6. Missouri SenateIs Josh Hawley sure he wanted to sign on to that anti-Obamacare lawsuit?
The most consequential hearing of the election season this week wasn’t necessarily in the Senate Judiciary Committee. It was in a district court in Texas, where Judge Reed O’Connor heard oral arguments for the latest longshot effort to strike down what remains of Obamacare’s individual mandate and, with it, many of the law’s insurance regulations, including protections for those with pre-existing conditions. This has become a problem for several Republican candidates this year, like Missouri Attorney General Josh Hawley, who signed on to the case and is now running for Senate. His competition, Democratic Sen. Claire McCaskill, has been hammering him for suing to strip protections for pre-existing conditions, forcing Hawley to try to reassure Missourians that he doesn’t actually want to kill protections for pre-existing conditions, he just wants to kill Obamacare, the bad government thing that does all the nondescript bad health care things.
7. Orange CountyObama finally gets involved.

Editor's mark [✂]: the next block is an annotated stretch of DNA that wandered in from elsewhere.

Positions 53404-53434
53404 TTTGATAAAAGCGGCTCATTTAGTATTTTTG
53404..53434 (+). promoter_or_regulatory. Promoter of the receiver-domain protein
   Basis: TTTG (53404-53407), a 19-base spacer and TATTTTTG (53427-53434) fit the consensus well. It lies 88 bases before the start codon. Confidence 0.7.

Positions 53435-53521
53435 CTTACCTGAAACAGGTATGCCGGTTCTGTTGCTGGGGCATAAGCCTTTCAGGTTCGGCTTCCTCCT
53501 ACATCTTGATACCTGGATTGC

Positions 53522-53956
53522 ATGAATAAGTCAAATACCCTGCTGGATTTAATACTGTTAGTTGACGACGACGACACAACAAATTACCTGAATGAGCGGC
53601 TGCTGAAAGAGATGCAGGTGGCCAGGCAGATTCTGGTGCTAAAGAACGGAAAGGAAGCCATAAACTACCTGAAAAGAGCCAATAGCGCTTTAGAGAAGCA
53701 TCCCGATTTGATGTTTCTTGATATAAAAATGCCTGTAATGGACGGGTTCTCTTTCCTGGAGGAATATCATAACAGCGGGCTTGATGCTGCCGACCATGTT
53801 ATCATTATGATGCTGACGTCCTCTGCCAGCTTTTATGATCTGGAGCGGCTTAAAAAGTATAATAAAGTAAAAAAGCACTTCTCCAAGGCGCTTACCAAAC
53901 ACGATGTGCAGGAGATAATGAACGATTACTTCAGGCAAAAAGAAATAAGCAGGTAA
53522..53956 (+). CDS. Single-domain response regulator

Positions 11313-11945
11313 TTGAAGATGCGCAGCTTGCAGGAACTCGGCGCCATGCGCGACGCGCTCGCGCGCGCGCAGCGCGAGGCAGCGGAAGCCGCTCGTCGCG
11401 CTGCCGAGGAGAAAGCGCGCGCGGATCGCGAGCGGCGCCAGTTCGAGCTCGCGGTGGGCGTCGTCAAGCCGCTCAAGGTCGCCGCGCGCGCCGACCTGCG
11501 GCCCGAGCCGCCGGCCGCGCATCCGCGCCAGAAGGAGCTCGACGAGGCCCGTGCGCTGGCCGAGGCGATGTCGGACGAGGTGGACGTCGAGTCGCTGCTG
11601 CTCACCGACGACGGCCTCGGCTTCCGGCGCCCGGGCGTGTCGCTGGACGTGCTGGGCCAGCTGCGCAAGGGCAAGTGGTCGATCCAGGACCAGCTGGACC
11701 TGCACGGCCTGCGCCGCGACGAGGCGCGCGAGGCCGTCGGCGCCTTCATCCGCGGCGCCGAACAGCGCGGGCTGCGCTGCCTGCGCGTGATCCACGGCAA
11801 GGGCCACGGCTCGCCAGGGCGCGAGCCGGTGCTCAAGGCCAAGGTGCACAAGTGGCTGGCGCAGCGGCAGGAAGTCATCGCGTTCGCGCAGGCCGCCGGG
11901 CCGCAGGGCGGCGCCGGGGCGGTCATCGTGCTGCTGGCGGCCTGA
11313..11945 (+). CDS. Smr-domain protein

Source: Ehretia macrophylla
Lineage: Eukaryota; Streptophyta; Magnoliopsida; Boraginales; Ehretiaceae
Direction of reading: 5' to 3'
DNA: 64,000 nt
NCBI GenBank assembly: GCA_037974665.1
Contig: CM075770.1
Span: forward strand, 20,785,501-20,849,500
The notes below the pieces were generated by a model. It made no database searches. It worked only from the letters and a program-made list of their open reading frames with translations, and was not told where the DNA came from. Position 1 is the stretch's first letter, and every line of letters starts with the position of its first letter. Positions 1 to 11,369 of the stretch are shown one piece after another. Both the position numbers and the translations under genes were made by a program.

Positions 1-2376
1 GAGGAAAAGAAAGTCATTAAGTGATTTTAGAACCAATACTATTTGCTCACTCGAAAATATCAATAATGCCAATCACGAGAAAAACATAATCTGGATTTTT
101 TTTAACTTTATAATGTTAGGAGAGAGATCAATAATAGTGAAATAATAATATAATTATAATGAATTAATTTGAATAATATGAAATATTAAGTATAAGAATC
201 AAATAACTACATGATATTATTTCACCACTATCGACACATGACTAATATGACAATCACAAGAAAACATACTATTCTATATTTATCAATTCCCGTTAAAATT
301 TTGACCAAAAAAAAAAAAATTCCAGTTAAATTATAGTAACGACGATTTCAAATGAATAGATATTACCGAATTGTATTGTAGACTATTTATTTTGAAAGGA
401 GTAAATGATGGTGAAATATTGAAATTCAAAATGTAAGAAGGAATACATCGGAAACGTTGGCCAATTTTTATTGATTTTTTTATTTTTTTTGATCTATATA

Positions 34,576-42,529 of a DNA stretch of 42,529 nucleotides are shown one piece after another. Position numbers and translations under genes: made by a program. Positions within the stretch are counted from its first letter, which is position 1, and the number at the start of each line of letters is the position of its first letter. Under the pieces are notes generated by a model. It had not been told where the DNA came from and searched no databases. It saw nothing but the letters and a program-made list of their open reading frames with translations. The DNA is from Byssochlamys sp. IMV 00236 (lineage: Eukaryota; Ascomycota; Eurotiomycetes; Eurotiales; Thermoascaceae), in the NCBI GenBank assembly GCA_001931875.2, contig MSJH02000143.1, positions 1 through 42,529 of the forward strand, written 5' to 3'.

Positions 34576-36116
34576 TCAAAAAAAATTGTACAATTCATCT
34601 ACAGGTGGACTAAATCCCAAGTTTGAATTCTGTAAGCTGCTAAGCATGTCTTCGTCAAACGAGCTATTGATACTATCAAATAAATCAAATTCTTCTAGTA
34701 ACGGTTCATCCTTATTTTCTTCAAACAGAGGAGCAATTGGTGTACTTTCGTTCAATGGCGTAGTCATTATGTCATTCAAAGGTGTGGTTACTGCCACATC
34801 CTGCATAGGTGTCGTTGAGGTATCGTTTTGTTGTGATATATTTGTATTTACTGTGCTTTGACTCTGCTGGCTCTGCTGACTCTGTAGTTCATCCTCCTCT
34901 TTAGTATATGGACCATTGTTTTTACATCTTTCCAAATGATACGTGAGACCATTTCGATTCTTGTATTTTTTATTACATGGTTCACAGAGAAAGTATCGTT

Oh hey Obama, nice of you to show up. The ex-president will begin campaigning on behalf of Democratic candidates for the House this Saturday, and it appears he’ll do so efficiently. Rather than going to each individual district in a particular area, he’ll make all the nearby candidates come to him. He’ll hold an event this Saturday in Irvine, California, with seven California Democrats who are trying to flip red districts. That includes candidates in five SoCal districts, four of which contain a piece of blue-trending Orange County, which used to be very red. Is this a statement? It sort of seems like a statement: Picking up at least a majority of these competitive California districts is key to Democrats taking over the House. Obama plus the potential of flipping the house equals the final hot seat.